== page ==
Patients Too Scared to Go to the Doctor
If you have a problem, go to the doctor. Nothing is more annoying than when a patient foregoes essential medical care because they’re too scared or worried about personal judgment from the doctor. Most want to help you if you’re willing to listen.
Eating Before Surgery
If you eat before a surgery, the surgery will probably be canceled. If it isn’t, you risk vomiting into your lungs, which could cause infections or death. Plus, it’ll frustrate the nurses and doctors because that’s a slot someone else could’ve used.
Seduce the Doctor
Why? Just why? It happens way too often than it really should. Chances are, doctors and medical professionals will just call security if a patient tries to seduce them.
Not Knowing Basic Anatomy
So, one Reddit user (an ER doc) brought up a patient that came in, stating that their throat was torn open. Turns out, the patient was referring to their uvula. Know basic anatomy, folks.
Argue with Them
You’re welcome to disagree with your doctor, but it’s best not to say you know more because you Googled your symptoms. A Google search doesn’t equal a degree and years of experience.
Doctors don’t have a lot of time, so chatting about things that aren’t relevant to your problem isn’t cool. A little chatting, sure, but 15 minutes of stuff that isn’t relevant? Nah. This goes double in the ER. Don’t keep ER docs busy with idle chit-chat.
Having a Pain Level of Nine
If you’re at a pain level of nine, you better have something seriously wrong with you. If you’re sitting calmly, not writhing or sweating, and have normal vitals—you’re not at a nine. People experience pain differently but be realistic.
Not Following the Treatment Plan
Doctors care about their patients, and (depending on your illness) they spend a lot of time formulating your treatment plan. So, listening to the treatment plan and then ignoring advice is pretty rude. Why even go in the first place?
Just vaccinate, okay? For real. Vaccination stops the spread of diseases and prevents major outbreaks. The dude that said vaccines cause autism published his paper to get a paycheck from a pharmaceutical company and was later stripped of his right to practice medicine.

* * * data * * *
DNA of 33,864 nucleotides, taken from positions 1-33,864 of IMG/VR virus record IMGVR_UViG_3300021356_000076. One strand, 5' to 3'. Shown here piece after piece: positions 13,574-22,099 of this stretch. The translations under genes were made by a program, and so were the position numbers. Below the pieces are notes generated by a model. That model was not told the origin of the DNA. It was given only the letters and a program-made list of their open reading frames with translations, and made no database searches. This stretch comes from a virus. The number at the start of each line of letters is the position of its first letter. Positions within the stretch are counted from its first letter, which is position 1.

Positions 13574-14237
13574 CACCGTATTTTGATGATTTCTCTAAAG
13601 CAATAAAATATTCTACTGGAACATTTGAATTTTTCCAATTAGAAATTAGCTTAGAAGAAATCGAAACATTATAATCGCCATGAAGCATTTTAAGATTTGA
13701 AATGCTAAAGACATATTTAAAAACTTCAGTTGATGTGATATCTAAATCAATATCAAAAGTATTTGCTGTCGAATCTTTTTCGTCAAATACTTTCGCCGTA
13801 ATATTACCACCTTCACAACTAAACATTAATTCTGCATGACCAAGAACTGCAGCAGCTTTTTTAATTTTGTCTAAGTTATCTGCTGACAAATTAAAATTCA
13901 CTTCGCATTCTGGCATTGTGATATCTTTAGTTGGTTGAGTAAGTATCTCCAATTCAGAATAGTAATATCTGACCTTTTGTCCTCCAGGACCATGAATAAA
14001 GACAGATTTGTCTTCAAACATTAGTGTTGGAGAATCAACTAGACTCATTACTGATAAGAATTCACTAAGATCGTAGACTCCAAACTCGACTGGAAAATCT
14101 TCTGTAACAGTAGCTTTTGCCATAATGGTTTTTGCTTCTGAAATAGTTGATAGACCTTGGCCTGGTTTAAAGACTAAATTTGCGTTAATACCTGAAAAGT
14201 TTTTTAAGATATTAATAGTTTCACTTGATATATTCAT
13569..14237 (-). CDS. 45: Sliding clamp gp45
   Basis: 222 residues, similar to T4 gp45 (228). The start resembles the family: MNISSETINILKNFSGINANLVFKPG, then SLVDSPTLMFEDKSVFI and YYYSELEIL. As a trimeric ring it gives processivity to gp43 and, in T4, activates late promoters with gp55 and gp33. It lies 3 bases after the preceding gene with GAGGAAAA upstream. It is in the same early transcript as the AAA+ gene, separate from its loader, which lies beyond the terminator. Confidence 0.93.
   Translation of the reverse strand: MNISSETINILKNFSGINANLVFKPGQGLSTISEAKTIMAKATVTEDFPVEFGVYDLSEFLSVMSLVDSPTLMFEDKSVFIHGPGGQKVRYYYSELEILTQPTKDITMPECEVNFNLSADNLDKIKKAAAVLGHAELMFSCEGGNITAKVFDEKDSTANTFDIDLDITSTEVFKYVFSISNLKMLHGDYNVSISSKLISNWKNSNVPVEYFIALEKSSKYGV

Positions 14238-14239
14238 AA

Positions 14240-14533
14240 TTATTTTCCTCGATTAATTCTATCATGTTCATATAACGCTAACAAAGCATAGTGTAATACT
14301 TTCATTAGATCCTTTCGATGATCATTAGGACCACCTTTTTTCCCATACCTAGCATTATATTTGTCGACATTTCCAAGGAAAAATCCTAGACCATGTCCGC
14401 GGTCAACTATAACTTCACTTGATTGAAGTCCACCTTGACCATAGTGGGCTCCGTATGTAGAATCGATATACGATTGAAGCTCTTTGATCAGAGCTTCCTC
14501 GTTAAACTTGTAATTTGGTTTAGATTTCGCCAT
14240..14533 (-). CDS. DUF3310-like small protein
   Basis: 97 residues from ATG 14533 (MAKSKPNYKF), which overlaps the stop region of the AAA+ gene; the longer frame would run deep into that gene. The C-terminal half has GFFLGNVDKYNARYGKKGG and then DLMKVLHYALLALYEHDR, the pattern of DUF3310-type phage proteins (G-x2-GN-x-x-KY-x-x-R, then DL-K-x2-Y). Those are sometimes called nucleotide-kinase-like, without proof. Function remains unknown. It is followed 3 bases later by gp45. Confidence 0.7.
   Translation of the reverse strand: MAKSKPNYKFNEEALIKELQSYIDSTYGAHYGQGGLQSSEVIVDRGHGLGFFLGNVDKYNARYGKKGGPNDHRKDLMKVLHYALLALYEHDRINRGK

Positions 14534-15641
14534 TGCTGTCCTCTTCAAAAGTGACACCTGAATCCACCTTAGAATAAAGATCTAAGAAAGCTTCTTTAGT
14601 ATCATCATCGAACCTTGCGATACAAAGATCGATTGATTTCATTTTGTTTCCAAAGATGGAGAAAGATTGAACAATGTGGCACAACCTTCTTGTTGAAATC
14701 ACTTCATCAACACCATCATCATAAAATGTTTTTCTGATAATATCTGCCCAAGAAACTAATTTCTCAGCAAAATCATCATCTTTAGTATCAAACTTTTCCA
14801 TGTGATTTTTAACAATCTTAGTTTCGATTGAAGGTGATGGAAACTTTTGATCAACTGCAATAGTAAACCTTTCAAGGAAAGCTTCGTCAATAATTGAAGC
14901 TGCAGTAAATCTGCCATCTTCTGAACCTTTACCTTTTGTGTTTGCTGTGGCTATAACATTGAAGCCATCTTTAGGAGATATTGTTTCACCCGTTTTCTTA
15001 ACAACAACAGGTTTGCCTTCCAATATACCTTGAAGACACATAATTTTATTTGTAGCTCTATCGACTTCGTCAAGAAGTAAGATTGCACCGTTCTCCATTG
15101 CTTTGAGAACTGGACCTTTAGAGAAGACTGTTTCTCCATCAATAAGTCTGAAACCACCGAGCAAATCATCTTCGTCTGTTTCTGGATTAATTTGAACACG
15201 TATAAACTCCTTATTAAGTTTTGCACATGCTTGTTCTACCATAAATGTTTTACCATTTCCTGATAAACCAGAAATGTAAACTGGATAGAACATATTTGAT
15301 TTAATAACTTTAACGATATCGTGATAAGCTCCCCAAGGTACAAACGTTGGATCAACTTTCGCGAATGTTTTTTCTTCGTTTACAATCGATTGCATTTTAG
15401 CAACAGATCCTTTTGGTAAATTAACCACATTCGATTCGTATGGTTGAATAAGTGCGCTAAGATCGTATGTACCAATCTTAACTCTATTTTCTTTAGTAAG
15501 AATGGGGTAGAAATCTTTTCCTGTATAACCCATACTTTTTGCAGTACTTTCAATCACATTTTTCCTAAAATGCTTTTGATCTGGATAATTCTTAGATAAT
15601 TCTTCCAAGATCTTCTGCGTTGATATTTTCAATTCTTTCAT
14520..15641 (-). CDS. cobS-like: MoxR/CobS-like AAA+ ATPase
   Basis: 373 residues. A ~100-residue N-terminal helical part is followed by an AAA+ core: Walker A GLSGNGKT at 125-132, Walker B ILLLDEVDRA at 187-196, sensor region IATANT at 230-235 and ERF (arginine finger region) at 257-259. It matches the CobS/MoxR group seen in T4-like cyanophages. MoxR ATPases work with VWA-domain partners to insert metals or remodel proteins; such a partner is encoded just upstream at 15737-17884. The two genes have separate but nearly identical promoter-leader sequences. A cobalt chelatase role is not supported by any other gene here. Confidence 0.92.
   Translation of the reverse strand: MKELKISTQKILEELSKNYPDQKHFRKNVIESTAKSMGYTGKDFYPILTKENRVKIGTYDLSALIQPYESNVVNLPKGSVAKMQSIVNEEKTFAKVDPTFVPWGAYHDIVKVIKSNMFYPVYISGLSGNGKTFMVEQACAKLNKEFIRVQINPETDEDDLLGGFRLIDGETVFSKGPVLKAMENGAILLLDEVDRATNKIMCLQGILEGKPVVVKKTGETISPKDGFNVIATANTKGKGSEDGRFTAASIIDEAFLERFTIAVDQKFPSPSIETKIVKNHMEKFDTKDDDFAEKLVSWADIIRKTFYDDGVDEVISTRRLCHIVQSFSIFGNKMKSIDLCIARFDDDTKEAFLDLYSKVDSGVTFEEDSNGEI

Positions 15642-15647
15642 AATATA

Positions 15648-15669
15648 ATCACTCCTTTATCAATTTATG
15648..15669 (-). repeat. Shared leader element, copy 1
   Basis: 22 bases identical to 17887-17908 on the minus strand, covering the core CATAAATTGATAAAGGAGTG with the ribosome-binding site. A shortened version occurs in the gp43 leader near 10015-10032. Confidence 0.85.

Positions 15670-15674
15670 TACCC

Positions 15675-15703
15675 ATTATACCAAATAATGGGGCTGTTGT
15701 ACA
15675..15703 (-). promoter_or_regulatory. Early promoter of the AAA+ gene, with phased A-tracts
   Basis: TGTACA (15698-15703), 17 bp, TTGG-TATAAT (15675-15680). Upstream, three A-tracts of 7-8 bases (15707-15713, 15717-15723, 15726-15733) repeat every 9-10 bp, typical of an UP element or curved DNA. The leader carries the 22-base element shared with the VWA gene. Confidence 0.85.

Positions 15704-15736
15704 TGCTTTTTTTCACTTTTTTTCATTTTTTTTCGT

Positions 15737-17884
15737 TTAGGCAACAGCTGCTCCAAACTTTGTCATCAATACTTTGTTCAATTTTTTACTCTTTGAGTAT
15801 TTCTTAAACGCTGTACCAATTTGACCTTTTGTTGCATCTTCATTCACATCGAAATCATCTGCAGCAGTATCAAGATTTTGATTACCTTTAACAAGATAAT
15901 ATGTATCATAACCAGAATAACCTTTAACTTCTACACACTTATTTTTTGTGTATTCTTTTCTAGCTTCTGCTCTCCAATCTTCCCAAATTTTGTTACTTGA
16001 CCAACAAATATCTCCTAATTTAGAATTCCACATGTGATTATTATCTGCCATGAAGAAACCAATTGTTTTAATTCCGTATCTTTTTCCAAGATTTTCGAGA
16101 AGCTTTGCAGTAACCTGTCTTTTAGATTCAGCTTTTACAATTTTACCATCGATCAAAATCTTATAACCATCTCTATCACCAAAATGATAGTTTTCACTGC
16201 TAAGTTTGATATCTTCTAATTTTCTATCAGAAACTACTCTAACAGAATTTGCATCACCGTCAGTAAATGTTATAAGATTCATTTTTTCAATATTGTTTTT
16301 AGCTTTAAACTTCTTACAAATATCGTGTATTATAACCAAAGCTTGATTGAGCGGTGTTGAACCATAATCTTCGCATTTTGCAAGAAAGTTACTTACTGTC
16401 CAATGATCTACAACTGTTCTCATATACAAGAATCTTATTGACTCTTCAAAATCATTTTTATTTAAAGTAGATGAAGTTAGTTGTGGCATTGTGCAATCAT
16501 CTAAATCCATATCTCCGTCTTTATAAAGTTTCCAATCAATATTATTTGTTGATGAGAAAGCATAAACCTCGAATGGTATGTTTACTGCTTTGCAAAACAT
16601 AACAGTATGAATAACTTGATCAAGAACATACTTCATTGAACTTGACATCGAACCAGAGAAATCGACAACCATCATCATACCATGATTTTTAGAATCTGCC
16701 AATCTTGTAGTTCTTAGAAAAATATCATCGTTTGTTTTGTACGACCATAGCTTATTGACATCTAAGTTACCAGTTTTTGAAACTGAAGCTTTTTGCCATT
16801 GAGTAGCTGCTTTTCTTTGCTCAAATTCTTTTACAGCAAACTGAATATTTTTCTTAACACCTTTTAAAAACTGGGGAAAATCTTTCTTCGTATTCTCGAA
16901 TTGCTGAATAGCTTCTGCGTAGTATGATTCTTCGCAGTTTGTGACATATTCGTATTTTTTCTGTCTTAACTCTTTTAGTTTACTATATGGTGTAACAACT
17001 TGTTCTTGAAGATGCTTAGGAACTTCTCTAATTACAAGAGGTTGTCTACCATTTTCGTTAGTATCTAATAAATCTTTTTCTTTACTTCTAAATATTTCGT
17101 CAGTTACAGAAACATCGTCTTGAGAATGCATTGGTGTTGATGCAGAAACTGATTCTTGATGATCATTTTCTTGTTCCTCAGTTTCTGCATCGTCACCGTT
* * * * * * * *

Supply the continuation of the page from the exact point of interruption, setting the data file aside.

Lying About Habits
One of the biggest things that annoy doctors is when a patient lies to them. They ask about relevant stuff. It doesn’t matter if you’re on drugs. What matters is if you tell them, so they know how to treat you. If you lie, you could die.
Don’t get angry when a doctor won’t give you what you ask. When they prescribe Tylenol for a mild cold, that’s what you need. A cold doesn’t require antibiotics—in fact, it won’t help at all!
Being “Allergic” to Certain Pain Killers
Some patients actually go into their doctor saying they’re allergic to most pain killers so that they can get opiates. It’s obvious to the doctor that those patients are just drug seekers, and they’ll get a treatment suggestion of Tylenol.
Dr. Oz is a heart surgeon, so if he says something about the heart, he’s probably right. If he says something about nutrition or another part of the body, he’s probably wrong. Nowadays, he’s known for peddling pseudoscience, and docs hate it when patients follow his word to a “t.”
Pulling Docs Aside at ERs
This one is specific for ERs. You’re worried about your family, and everyone knows that. However, the doctor you’re pulling aside at the nurse’s station may not even know about your family member’s case. Wait for the doctor or nurse to come into the room.
Coming into the ER with Food